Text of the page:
Pumpkin is ‘IN’.
From spiced pumpkin lattes and cream cheese frosted muffins to the farm stands brimming with every shape and size of both edible and ornamental squash – there is no denying that pumpkin orange is the color and flavor of the season.
But look around and you’ll see dazzling foliage in shades of pumpkin too – so I dedicate this post to the fashion conscious gardener. Or at least that is my excuse for playing with my new camera and taking oodles of pictures yesterday!
Fern leaf full-moon maple, syn. Full-moon maple (Acer japonicum ‘Aconitifolium’)
You’ll find me underneath the tree……….. I learned some time ago that when planning a photo shoot I needed full foul weather gear (because nothing was going to stop me), hiking boots (I always seem to find the muddy spots) and a hat (spiders love spinning webs underneath trees). Well I forgot the hat but scrambled under this tree anyway – just look at that color!
I’ve always admired this tree in my friend’s garden – the cut leaf is so delicate yet quite different from the typical Japanese maples and I can’t recall any others with such vivid, almost bi-color foliage. After taking these pictures I may just have to find room for one.
Size; 15-30′ tall and wide
Site; full sun to part shade
Hardiness; USDA zones 5-7
‘Diane’ witch hazel (Hammamelis x intermedia ‘Diane’)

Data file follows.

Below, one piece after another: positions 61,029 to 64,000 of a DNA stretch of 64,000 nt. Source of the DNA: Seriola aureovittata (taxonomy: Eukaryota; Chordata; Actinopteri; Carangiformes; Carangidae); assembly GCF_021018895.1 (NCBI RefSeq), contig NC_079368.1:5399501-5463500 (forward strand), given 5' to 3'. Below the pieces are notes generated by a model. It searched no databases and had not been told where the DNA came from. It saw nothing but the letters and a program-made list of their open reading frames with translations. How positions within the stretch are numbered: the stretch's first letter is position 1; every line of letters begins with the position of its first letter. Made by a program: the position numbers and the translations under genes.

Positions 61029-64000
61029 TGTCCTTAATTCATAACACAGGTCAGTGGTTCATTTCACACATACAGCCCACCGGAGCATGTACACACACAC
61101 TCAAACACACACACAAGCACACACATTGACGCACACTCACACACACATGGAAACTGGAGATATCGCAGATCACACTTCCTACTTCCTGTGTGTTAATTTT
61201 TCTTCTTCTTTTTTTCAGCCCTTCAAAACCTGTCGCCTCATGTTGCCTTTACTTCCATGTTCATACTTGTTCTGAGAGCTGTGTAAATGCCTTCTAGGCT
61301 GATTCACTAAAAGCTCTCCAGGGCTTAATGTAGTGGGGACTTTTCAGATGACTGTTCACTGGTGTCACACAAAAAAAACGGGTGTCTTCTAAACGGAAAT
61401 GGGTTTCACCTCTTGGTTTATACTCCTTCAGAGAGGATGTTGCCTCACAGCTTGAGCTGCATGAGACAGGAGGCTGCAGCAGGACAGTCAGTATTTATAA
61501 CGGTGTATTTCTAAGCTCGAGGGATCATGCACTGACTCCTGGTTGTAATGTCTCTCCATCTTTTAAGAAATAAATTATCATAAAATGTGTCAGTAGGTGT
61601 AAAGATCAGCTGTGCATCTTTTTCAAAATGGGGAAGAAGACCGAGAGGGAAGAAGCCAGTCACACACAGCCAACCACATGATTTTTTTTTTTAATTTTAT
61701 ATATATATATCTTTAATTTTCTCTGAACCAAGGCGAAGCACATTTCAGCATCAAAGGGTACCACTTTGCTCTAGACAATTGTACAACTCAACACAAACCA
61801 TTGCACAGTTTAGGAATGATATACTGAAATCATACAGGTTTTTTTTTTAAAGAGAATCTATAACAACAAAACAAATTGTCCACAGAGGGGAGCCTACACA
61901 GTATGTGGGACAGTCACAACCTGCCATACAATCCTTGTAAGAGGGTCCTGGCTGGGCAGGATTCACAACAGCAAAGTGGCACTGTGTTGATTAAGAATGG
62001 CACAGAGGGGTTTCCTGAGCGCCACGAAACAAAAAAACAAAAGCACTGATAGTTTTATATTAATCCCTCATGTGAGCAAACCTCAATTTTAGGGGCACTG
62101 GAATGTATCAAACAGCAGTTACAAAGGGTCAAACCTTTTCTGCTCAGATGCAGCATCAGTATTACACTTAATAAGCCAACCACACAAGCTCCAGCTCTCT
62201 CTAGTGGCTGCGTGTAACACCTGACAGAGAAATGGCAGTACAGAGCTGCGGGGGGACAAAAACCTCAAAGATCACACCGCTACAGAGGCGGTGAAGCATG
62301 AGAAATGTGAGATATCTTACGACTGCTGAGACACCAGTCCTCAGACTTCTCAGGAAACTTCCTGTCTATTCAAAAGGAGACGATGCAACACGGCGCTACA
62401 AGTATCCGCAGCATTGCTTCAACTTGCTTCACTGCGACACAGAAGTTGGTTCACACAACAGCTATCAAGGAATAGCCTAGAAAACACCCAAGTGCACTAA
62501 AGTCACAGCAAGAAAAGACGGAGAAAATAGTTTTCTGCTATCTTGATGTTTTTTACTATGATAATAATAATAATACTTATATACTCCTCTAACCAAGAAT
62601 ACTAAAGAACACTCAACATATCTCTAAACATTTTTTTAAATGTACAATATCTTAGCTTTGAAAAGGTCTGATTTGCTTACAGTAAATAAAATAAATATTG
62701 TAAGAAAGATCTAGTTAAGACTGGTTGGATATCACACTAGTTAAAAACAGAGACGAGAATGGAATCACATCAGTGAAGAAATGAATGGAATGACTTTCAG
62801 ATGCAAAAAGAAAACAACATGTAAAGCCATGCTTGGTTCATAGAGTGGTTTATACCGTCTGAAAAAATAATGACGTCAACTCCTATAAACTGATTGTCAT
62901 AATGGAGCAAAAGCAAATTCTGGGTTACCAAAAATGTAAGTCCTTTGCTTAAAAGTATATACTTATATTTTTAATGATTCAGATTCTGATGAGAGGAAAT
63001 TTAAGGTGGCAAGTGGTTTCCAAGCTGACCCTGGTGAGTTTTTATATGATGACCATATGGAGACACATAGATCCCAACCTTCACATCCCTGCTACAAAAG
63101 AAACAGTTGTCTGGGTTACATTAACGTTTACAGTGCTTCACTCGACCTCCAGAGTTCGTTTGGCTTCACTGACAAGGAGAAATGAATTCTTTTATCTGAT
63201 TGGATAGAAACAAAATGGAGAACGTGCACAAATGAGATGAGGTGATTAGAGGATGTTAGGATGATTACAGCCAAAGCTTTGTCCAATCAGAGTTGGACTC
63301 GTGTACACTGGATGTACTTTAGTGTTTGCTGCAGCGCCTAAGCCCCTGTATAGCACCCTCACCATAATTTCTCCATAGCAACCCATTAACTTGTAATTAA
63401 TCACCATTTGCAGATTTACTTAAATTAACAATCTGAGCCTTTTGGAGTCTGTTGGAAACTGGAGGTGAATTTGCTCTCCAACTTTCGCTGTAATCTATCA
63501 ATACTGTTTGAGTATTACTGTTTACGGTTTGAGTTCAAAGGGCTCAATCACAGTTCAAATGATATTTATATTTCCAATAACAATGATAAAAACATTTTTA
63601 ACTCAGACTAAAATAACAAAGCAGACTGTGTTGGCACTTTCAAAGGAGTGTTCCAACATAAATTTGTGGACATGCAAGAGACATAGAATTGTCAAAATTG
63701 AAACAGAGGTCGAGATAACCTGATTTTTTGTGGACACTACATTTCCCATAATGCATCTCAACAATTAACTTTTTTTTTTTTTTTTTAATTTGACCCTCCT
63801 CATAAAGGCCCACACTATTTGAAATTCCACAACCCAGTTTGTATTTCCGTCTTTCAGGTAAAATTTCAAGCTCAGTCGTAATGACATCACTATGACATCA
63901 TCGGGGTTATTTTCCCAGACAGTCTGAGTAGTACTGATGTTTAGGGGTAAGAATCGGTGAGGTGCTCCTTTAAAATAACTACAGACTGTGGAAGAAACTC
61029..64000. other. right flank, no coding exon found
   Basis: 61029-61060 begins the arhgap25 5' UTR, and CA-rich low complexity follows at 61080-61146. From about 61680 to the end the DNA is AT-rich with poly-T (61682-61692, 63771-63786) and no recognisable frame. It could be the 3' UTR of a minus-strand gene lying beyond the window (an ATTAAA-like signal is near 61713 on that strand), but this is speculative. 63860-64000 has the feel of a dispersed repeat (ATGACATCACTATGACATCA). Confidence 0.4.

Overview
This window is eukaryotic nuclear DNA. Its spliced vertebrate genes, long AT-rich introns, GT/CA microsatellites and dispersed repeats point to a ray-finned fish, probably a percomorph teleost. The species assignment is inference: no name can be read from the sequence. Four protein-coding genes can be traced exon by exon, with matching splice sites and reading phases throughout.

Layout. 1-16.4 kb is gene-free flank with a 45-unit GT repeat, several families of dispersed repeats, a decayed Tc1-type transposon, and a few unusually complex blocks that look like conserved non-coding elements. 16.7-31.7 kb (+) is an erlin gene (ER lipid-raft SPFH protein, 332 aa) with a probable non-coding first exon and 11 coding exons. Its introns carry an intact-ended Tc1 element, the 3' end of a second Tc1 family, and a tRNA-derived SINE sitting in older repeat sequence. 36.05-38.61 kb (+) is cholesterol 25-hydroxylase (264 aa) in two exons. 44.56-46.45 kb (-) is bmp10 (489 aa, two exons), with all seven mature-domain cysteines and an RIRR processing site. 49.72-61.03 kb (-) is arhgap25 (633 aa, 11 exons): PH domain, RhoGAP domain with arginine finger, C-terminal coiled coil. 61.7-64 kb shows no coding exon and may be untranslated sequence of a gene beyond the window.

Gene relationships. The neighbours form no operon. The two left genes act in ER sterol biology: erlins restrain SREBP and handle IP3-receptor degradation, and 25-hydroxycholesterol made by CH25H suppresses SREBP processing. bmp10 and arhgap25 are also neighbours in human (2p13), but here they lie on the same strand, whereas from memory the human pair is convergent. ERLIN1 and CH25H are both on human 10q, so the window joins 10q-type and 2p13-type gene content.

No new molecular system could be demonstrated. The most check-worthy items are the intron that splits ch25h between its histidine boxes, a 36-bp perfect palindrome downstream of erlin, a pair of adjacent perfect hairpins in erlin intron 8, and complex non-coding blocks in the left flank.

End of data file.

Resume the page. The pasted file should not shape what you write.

Witch hazels are garden chameleons. In spring and summer they don’t offer much – just green leaves on an average sort of bush. But come autumn – call the Fire Brigade! The foliage of Diane initially turns a remarkable stripy mix of purple green and orange as shown below.
As the leaves age they turn a wild shade of pumpkin orange – this floozy knows how to strut her stuff! Then just when you think the show is over, watch for Act 2 – coppery-red flowers.
Size; to 20′ tall x 10′ wide
Site; full sun or part shade
Hardiness; USDA zones 5-9
American Smoke Tree (Cotinus obovatus)
I’ve written several articles on smoke bushes (Cotinus sp.) both on this blog and Houzz , giving special mention to the purple Grace and the soft teal colored Old Fashioned, both of which I have in my own garden. The species shown here isn’t nearly as showy during the rest of the year having rather ordinary blue-green leaves and a somewhat straggly shape but I have to admit its autumn show is far superior. This might be a good option for those gardeners preferring a more naturalistic landscape or one which focuses heavily on indigenous species (this is native to SE United States).
Size; 30′ tall and wide
Site; full sun
Hardiness; USDA zones 4-8
Staghorn, sumac (Rhus typhina)
Am I about to recommend planting sumac in a garden? No – not unless you have a big piece of property and would like a small forest of them since they sucker freely. But this post is less about recommending plants than it is about sharing some great examples of fall color that I came across while travelling this week. Sumac is wonderful to enjoy in someone else’s garden, or in this case, self seeding at will along an old barn. The fiery show will continue for several weeks with flames in pumpkin orange, tomato red and lime green – delicious.
Size; 15-25′ tall and 20-30′ wide
Site; Full sun, part shade
Hardiness; USDA zones 3-8
This is just a small sampling of the early season show. How many shades of pumpkin do you have in your garden right now?